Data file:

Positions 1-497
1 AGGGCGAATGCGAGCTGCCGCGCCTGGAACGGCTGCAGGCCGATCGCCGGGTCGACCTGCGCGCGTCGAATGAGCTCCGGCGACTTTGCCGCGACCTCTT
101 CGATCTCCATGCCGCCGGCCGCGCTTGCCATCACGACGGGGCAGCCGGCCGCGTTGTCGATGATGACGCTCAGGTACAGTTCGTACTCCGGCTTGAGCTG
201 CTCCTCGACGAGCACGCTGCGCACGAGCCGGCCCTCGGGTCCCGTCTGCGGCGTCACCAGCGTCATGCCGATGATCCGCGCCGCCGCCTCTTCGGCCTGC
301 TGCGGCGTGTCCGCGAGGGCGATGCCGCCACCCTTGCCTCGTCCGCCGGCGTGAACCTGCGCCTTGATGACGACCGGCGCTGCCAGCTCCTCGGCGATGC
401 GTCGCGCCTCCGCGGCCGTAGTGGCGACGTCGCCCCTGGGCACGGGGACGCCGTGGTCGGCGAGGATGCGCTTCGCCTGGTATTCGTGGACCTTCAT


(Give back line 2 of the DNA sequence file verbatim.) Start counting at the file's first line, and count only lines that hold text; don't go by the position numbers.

1 AGGGCGAATGCGAGCTGCCGCGCCTGGAACGGCTGCAGGCCGATCGCCGGGTCGACCTGCGCGCGTCGAATGAGCTCCGGCGACTTTGCCGCGACCTCTT